(L-R: Matt Pearce, Katie Firth, Psembi Kinstan)
2021 was a memorable year for DDB Melbourne, not least because the agency expanded its leadership team. At the helm of this are Psembi Kinstan as executive creative director, Matt Pearce as head of planning and Katie Firth as managing partner. The trio joined the agency at various stages throughout the year and have all brought with them a wealth of experience.
While 2021 may have been tricky in terms of navigating plenty of uncertainty, the first three months of 2022 have brought in plenty of business, to keep the three busier than ever as they navigate an office move and hire 20 more employees. To hear more about this and just where they hope DDB Melbourne will go in 2022, LBB’s Natasha Patel caught up with Psembi, Matt and Katie.
LBB> Last year was certainly a challenging one for the advertising industry in Melbourne, how did you overcome these challenges?
Matt> Getting close to the people you work with and with the businesses you partner with is so important, and it's always more challenging when you're locked in your bedroom with a cat on your keyboard and a baby in the next room.
I’m sure many can relate to the difficulty on being fully inducted or building connections and chemistry virtually. You can’t walk the halls, have informal interactions, probe ‘what's keeping you up at night?’ and ‘what are the big things we haven’t solved yet?’ Those are the bits what we love about partnering with our clients – being immersed in their world, stumbling over opportunities, and helping them solve the unvoiced problems.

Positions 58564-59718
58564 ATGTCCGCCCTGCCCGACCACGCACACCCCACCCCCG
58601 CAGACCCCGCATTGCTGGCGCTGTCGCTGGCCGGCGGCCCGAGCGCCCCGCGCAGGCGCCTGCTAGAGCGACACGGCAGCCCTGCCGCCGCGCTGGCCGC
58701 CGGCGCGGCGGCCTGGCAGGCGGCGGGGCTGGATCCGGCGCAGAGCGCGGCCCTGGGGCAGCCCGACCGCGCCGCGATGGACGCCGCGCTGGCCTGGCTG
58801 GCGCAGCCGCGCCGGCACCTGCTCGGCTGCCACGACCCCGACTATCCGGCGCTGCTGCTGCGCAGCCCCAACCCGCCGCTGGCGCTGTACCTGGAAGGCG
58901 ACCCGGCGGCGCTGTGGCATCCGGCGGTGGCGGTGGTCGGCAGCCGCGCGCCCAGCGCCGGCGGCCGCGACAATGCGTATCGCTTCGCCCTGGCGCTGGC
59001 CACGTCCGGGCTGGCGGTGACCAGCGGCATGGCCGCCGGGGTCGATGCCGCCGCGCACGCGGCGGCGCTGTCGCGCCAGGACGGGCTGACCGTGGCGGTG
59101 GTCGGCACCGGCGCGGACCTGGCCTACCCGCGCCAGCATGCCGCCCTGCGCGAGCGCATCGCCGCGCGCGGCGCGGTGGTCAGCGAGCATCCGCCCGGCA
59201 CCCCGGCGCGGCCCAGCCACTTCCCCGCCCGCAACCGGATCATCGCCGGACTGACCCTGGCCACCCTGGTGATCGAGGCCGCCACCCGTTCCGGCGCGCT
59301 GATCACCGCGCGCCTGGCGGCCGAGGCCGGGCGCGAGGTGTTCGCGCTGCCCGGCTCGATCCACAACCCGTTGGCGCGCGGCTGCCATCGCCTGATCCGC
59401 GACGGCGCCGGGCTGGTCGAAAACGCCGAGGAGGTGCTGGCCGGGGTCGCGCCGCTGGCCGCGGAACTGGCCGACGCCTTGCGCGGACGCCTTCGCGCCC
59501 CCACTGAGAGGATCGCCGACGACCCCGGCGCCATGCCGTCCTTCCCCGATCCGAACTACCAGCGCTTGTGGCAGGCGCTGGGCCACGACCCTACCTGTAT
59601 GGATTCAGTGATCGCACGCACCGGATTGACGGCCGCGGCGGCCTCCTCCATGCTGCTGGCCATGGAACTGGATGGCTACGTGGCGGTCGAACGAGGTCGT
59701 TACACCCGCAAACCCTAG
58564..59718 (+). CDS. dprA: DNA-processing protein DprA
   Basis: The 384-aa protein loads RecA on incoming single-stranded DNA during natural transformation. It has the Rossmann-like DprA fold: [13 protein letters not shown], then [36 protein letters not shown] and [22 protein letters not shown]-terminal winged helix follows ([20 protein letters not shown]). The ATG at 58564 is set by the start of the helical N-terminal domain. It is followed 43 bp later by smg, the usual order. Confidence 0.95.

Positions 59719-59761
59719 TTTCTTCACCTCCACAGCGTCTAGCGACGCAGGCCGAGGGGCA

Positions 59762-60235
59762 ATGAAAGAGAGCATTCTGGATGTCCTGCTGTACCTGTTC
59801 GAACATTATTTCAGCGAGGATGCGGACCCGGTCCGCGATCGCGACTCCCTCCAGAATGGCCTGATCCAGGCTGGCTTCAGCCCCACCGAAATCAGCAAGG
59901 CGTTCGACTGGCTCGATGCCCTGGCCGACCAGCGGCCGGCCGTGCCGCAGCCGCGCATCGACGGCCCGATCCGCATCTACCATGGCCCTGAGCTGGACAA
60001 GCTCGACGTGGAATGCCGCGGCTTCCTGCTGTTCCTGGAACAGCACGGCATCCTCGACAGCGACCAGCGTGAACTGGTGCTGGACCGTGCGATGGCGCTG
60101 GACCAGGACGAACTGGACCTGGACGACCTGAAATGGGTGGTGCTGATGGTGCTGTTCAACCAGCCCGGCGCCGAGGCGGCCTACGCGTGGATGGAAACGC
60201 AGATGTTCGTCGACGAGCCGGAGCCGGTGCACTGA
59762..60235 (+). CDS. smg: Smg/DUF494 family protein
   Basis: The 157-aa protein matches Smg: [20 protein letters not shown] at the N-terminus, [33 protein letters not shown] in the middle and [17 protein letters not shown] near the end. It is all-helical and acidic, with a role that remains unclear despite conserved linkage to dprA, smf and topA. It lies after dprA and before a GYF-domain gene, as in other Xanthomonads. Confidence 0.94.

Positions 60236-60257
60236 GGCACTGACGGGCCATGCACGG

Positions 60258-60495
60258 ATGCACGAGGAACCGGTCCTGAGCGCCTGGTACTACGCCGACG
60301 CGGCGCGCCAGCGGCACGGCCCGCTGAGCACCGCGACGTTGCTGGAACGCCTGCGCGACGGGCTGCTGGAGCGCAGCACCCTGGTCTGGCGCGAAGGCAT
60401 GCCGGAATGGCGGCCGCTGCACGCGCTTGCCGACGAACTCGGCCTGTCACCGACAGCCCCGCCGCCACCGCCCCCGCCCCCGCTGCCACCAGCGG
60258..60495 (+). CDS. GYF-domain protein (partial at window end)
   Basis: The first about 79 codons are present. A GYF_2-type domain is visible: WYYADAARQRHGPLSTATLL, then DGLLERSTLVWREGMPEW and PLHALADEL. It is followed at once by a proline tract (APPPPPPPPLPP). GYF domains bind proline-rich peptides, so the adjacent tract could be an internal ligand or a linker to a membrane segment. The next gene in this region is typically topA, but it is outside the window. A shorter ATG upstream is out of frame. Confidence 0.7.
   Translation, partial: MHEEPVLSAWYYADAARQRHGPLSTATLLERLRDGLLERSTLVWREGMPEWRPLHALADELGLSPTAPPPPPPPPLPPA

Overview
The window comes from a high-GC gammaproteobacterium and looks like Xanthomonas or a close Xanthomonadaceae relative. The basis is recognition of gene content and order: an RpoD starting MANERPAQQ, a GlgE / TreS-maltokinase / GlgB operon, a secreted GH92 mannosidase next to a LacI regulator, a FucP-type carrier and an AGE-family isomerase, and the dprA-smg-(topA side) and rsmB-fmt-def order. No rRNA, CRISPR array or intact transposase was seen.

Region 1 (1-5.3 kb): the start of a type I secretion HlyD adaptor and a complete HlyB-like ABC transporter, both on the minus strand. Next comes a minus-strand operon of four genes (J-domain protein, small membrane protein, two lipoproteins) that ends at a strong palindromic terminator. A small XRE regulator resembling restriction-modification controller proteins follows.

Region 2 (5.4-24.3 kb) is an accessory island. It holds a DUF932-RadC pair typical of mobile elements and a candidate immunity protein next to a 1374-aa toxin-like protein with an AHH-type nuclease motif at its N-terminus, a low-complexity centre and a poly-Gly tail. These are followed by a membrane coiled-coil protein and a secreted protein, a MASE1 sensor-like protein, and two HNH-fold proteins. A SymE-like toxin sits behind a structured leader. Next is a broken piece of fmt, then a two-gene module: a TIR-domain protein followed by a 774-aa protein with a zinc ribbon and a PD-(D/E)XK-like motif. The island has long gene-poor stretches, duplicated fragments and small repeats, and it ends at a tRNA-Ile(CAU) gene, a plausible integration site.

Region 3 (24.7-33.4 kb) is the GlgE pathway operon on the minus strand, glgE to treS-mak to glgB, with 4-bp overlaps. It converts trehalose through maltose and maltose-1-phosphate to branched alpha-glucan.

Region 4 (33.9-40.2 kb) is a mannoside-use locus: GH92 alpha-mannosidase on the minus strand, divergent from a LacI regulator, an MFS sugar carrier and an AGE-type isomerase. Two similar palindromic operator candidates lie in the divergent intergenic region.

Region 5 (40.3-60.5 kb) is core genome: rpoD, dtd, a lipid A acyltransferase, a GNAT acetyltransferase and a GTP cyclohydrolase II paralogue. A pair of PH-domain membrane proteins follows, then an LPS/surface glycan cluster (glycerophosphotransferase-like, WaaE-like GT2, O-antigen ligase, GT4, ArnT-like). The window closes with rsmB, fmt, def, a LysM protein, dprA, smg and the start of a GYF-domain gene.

And of course, we’ve had several other new people starting at around the same time. Psembi and I started on the same day with a few other members of our teams – so building that open culture of collaboration is tough on a Teams call. But when Melbourne opened up towards the end of last year, we got back into the office, we celebrated the year together, we’ve got great momentum and we’re in great spirits.
Katie> I agree with Matt. We shouldn’t underestimate the impact of people not being able to come together physically. Whilst we proved we could still problem solve and ideate for clients, nothing beats being the same room together, having our strategy or work up on the walls, debating and shaping the work to get the best creative outcome. The challenge was ensuring we were deepening relationships with clients and our team - really getting to know each other beyond the transaction of the day to day.
LBB> The year must have also brought some high points for the DDB Melbourne team too. Tell us more about these.
Psembi> We’ve put on 20-25 people since Pearcey and I started, and we really do have an unfair share of amazing people from across Melbourne, Sydney and the globe. With that, we’ve built the foundation to get the creative right and continue the momentum. Every single person in the building now is here for the collective creative vision.
Katie> Yeah, that momentum and energy is unmatched. People are actively choosing to come to DDB Group Melbourne to make great work and have a great time.